If it’s fiction, it can be a novel or a short story, or more exciting a short short, or a piece of sudden fiction, or best of all flash fiction, when the story will light up your day, your whole life, with its short-circuited electric fireworks. On the other hand, if it’s poetry, it might be an epic, a sequence, a single lyric, strict form or free verse, it might appear on the page, or be performed or rapped, until dullest of all it’s a prose poem. So I’m going to suggest that we ditch that name, leave it sodden where it belongs, and instead a poem written in prose should be called flash poetry. That means it’s not going to be as short as some well-known forms of poetry like a haiku, just three lines and seventeen syllables usually. But let’s forget about length, lines, words or syllable counts, and instead think about flashiness.
Probably the most important thing about any kind of writing is the “heart’s leap”, an idea coined by Wordsworth as a poet: My heart leaps up when I behold/a rainbow in the sky, he wrote and then he writes later in the poem: The child is father of the man. I’ve never been quite sure what that means except I suppose that children have a lot to teach adults. They are much quicker to heartleap (coined a new word all because of trying to tie down flash poetry, or rather let flash poetry explode.)
If the writing is worth its salt, the reader will heartleap. So let’s try and work out what the difference is between flash fiction and flash poetry. Visually, they will look much the same because the shape on the page will not be dictated by the poetic line in either case. Flash poetry may well look more dense since it is less likely to have paragraphs or indentation for dialogue. And content-wise flash fiction, however short, will have a narrative arc while flash poetry will catch a moment with maybe implied narrative. In fact, flash poetry will have more in common with a photograph than with a piece of prose. Anne Caldwell on her prose poem website quotes a definition by Carrie Etter:
She defines the prose poem as “circling or inhabiting a mood or idea, perhaps remaining in one place (although not static) rather than moving from A to B as a poem does.”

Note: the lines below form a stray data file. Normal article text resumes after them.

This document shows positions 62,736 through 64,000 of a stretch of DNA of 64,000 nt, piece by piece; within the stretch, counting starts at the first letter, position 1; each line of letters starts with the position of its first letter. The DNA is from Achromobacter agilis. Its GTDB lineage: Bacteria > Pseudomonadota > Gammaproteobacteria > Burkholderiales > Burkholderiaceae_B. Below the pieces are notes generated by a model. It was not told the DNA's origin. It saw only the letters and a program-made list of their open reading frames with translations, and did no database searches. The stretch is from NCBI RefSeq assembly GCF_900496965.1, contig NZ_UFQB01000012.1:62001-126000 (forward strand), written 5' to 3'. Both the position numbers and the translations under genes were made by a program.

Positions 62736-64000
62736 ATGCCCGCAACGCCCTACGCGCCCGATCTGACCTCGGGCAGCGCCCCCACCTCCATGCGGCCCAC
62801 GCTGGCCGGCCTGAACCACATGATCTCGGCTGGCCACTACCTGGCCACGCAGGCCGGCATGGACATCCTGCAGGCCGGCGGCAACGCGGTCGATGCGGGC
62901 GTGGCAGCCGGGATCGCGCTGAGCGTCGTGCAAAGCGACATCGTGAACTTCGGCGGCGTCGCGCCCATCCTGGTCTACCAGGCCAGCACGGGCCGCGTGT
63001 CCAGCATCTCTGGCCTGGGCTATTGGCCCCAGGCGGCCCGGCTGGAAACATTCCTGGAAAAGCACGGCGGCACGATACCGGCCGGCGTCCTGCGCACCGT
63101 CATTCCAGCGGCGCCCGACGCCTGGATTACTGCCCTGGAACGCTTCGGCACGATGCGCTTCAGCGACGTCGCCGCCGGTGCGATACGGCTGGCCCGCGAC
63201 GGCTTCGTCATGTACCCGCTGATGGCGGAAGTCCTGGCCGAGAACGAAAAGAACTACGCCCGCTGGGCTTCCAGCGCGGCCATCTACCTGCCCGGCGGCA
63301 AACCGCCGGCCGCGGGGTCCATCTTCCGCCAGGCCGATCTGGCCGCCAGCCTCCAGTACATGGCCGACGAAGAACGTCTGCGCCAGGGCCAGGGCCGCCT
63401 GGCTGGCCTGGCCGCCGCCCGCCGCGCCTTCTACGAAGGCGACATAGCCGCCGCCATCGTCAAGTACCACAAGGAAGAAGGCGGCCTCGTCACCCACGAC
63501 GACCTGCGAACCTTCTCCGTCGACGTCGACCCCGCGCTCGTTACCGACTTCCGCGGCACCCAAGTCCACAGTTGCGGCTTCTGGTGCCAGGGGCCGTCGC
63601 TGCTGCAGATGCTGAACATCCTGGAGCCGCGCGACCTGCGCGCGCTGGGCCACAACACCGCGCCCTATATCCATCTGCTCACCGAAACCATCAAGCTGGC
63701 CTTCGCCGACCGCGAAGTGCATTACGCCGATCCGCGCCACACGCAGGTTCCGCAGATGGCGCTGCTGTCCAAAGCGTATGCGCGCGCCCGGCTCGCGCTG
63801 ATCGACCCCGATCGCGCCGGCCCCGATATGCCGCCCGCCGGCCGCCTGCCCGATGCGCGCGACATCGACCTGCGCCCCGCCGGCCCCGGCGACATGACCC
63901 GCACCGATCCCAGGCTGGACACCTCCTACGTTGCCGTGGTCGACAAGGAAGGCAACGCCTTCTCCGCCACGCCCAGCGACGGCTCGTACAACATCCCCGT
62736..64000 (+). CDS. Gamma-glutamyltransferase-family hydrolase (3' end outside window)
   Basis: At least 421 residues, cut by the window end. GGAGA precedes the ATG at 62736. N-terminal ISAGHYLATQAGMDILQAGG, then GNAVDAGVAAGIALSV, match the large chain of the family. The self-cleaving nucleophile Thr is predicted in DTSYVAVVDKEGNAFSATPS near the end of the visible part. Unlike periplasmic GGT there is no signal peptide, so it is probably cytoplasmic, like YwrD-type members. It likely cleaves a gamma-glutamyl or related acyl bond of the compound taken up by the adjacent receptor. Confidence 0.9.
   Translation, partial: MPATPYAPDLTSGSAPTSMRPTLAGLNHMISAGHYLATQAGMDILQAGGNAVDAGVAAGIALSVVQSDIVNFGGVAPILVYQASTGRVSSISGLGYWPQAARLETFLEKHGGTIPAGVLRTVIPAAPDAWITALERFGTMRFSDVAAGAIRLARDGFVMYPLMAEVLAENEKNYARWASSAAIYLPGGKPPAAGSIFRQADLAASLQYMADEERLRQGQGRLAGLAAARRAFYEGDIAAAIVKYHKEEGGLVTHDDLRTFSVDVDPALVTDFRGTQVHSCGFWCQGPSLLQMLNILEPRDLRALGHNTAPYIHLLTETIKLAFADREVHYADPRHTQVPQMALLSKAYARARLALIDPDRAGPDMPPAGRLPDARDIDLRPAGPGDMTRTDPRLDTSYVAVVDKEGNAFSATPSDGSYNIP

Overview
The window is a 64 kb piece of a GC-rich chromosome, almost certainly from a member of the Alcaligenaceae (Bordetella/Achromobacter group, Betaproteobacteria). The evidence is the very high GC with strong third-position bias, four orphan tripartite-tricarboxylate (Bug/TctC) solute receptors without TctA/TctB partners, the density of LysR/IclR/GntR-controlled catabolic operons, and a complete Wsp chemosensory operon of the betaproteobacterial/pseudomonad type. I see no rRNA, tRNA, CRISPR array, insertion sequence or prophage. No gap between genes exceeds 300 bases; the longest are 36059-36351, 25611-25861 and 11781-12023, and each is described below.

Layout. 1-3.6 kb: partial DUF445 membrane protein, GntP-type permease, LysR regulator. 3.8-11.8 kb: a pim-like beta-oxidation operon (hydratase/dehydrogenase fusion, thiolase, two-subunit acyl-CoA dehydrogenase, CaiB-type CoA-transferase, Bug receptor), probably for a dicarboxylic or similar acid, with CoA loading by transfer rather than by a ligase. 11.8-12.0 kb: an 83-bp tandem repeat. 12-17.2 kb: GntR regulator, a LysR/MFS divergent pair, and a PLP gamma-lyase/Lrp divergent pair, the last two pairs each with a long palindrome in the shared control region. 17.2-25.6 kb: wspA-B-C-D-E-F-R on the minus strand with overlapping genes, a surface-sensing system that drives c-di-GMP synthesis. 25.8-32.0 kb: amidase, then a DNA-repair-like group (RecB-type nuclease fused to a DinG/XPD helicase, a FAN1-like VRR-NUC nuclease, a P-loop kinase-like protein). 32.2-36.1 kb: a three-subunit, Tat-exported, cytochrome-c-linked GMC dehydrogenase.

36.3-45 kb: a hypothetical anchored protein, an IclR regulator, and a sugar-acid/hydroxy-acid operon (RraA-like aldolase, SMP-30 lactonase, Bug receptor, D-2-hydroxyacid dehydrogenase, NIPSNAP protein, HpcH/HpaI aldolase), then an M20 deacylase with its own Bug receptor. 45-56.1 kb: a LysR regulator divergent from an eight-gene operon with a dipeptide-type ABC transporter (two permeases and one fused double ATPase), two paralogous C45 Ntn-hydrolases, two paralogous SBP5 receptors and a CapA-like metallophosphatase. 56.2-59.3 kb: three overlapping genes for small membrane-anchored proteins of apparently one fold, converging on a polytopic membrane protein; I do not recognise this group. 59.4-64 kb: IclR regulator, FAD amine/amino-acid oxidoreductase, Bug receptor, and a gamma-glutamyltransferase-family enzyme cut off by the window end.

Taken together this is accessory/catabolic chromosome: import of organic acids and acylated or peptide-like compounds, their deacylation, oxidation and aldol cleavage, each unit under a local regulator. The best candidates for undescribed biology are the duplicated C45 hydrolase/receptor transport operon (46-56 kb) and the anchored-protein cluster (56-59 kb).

Anne Caldwell goes on to add: “Like a photograph being processed in the traditional way, in a dark room, the writing of a prose poem could mirror a chemical process that relies on containment within a frame.” And she continues a few sentences later: “ I have tended to see the writing of a prose poem as close to musical improvisation, particularly jazz, where a musician might take a phrase or idea and riff around it to explore just how far the musical phrase can be played with or pushed.” https://prose-poetry.uk/about
Prose poems were probably first introduced by nineteenth century French poets like Baudelaire but Hannah Salt, writing in Magma’s online magazine, dismisses Baudelaire’s prose poems, saying they are only read alongside his poetry. In fact Salt pretty well claims that prose poems are not poetry. https://magmapoetry.com/archive/magma-42/articles/poetry-in-practice-are-prose-poems-poems/
Here are some jokey but important suggestions on what a prose poem is not and is, set out by Danielle Michelle on the DIY MFA website: https://diymfa.com/writing/poets-revolt-brief-guide-prose-poem
You can take your pick.
A prose poem is not:
- a failed verse poem
- a short-short story
- a consolation prize
- from a poet who is questioning their genre-orientation
- a bagel
A prose poem is:
- a small justified block of text wherein “weird shit happens”
- a jazz solo
- a poem in a box
- capacious and interior
- a paradox
- born out of annoyance
- a revolt
- a nonsense
- an opportunity for something different
- miles and miles and miles
If only we called them flash poems, that ugly word prose would never have to be used in conjunction with the word poetry and we would heartleap at every reading of a flash poem..
To end with, here is a prose/flash poem by Danielle Michelle. Read this and then try one yourself.
Hadrian’s Wall was incorrectly thought to have anything to do with King Arthur. Arthur was thought to be a cuckold. A cock is a bringer of power. Or a fowl. Hadrian was thought to be a humanist, but he enjoyed a hunt. The Higgs boson is the fox. Run through the Large Hadron Collider beneath France. Results come out of Switzerland, because it’s neutral. The God-Particle has only one intention: to make you choose. Everything above the wall was said to be wild. You are a Lancelot. You convince me choice is irrelevant. There are three anticolors. They repel their natural mates. There is a man who listens deeply, whom I want desperately to love. Hadrian said his wall was “divine instruction.” You said there’s a better way to be lonely. It took two years to excavate the seventeen tons of gravel & six months to freeze the walls that house the Atlas Detector. Arthur was a fool for magic. I ask you to love me. Love me like the Higgs boson, like the particle that explains why I matter. Hadrian died an empire. Arthur, a kingdom. All this to prove a darkness. I sing out to the antiblue, give me some proof of existence.
Magma article referring to Baudelaire, his inspiration from …… and Francis Ponge who relies on describing the object
Emerson’s influence on James Tate’s The Lost Pilot – importance of transition
Influence of James Tate on Simon Armitage’s Seeing Stars
Also published on Medium.
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